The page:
Over 175 years ago, sometime between 1832 and 1834, four siblings, William D. Parker, John T. Parker, Lewis Parker and Rhoda Parker left their parents home for unknown reasons. Their parents are suspected to be John Parker born around 1773 in South Carolina and Elizabeth Mary (Currells) Parker born around 1775 in North Carolina. This suspicion is due to family lore that suggests William D. Parker was born in Knox County, KY around 1799. Both John and Elizabeth Mary Parker appear on the 1850 census taken in Knox County, KY. He is noted at age 77 and she at age 75. The siblings travels took them south through Tennessee, across the Tennessee River possibly via Browns Ferry and into Lawrence County just south of Moulton where they originally settled on Borden Creek where according to a transcript of the Moulton Advertiser, bears, panthers, and wolves were abundant, and still prowling about at pleasure. Around 1850 they moved a little further south to the mouth of Elam Creek and John T. Parker purchased 82.66 acres in Section 30, Township 7, Range 7 on March 1, 1858. This area soon became known as Parker Cove naturally named after its new settlers. Parker Cove forms the headwater streams of Elam Creek on the north-central edge of the Warrior Mountains or what is now known as the William B. Bankhead National Forrest.
Once settled, these siblings began to marry and raise their families in their new home. William D. Parker, born around 1799, probably in Knox County Kentucky and the eldest of the four, married a woman by the name of Charity Castleberry and had five children, Mary Elizabeth, Thersey, Manerva, Bluford and John Campbell Parker. Later, for unknown reasons, he married again to a woman by the name of Catherine Hardin and had ten more children, Eliza, Margaret, Samantha, Jefferson Cleveland, Joseph B., Rhoda Lavinia, Docinda, William Henry, Sarah and Susey Zora Parker. William entered 40 acres of land in the Henderson Cove area in Section 28 of Township 8 South and Range 8 West on January 28, 1859. The 40 acre tract of land was just north of Flanigan and Borden Creeks. William D. Parker is noted as being the man who got gored by a bull. William was trying to castrate the bull to make a steer for plowing and pulling wagons. After being gored and realizing he was dying, William told the family to "get the steer well and sell it to help raise the family". Shortly after he was gored by the bull, William died of the wound. According to a notice on July 11, 1878 Moulton Advertiser, states, "We have just learned of the death of our good friend William "Will" Parker who was killed by the gore of an ox one day last week near Moulton.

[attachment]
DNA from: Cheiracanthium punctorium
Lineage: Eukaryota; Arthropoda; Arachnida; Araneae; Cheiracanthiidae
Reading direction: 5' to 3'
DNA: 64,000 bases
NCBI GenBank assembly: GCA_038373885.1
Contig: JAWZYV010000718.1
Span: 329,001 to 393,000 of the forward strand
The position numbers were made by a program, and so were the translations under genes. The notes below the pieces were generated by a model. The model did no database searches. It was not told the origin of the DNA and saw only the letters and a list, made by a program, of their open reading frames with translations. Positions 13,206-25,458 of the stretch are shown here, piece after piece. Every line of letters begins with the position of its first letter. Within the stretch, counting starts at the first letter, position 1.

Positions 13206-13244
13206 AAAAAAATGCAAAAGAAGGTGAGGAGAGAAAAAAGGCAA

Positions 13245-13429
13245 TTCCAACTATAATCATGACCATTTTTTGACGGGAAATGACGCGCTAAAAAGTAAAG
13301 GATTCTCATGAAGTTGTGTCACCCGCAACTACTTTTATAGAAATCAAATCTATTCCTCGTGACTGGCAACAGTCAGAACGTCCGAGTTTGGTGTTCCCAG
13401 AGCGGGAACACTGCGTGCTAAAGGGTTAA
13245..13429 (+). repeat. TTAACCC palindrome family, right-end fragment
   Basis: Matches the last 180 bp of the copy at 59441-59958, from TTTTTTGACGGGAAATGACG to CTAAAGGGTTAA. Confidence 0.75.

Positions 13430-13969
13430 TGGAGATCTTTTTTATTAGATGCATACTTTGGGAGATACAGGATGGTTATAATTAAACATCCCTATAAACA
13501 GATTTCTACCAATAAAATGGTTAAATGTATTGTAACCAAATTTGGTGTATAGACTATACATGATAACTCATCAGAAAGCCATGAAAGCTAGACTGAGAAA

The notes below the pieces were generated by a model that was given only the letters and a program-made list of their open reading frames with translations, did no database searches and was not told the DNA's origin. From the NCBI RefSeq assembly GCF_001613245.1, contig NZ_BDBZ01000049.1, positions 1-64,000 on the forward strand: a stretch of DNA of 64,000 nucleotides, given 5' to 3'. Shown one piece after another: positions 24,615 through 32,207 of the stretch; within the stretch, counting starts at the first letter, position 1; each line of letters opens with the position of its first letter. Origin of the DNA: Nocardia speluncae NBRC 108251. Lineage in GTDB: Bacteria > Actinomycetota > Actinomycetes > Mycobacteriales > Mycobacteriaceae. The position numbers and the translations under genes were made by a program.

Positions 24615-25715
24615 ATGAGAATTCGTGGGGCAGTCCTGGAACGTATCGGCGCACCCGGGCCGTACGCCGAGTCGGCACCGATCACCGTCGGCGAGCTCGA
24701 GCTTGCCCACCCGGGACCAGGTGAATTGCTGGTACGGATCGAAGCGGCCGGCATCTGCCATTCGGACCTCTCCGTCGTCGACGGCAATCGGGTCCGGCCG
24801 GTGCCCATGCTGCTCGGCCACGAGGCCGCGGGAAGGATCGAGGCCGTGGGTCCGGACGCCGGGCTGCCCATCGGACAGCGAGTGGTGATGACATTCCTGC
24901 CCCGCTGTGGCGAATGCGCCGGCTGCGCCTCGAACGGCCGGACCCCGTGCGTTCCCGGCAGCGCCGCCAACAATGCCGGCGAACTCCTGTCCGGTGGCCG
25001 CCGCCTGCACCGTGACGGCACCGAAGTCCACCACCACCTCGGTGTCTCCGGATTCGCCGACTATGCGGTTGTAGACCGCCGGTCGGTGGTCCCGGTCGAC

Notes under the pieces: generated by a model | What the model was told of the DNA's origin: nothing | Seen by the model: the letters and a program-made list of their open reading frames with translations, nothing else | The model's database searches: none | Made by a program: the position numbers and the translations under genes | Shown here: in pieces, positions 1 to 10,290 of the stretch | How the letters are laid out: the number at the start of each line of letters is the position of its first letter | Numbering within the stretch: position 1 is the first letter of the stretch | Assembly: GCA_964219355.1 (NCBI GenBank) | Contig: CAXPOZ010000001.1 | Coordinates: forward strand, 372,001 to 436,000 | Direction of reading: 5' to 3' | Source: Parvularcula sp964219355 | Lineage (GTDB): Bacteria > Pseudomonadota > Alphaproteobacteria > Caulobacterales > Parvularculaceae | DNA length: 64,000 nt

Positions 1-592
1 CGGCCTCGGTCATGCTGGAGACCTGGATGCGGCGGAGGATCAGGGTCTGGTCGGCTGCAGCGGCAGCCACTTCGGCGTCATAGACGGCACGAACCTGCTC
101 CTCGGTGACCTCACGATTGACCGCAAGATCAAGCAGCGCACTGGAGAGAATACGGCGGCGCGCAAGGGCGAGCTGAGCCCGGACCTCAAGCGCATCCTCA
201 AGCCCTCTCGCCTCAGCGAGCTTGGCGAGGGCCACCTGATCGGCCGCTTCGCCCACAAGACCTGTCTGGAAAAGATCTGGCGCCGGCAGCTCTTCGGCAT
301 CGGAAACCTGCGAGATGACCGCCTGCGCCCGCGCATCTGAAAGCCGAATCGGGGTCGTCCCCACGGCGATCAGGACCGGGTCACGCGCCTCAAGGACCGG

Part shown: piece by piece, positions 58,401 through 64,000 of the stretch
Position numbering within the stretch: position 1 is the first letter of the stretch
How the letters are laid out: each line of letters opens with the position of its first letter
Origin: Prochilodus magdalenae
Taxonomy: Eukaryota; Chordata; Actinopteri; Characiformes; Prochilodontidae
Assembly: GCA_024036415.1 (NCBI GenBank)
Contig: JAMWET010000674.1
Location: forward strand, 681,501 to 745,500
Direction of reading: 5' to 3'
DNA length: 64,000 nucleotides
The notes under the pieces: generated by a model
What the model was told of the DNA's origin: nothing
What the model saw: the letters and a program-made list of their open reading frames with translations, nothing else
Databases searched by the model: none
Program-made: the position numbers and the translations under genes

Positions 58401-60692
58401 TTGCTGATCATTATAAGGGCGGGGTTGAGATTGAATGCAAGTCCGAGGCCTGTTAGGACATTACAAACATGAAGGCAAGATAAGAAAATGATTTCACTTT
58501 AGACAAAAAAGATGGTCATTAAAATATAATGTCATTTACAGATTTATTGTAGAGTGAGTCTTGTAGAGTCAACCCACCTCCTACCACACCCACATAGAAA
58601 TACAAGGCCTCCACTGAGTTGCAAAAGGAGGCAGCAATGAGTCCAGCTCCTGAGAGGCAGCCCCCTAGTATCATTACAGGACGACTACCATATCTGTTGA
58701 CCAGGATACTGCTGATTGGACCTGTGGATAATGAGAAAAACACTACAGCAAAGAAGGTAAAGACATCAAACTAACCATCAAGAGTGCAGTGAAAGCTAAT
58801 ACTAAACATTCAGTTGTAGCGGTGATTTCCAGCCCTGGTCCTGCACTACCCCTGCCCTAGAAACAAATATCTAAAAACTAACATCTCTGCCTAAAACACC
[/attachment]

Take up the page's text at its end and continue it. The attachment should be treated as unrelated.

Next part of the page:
Rhoda Parker, born around 1804 probably in Jackson County Tennessee and the second eldest of the four, married a man by the name of Elijah B. Castleberry and had one child, Riley J. Castleberry. Rhoda died sometime after 1860 and is now buried in Bunyan Hill Cemetery in Lawrence County AL.
John T. Parker, born June 15, 1808 probably in Jackson County Tennessee and the third eldest of the four, married a woman by the name of Mary "Polly" Neely and had twelve children, William Carroll, Henry, Sarah, Elizabeth, Louis C., Mary, Washington Welshire, Martha, Jane, Lona, Elijah and James D. Parker.
Lewis Parker, born on June 15, 1809, probably in Jackson County Tennessee and the last of the four siblings, married a woman by the name of Mary Ann O. "Polly Ann" and had eight children, Tabitha, Henry Campbell, William C.J., Mary Ann O., John B.L., Washington Newton, Blooming Elizabeth and Thomas Benton Parker.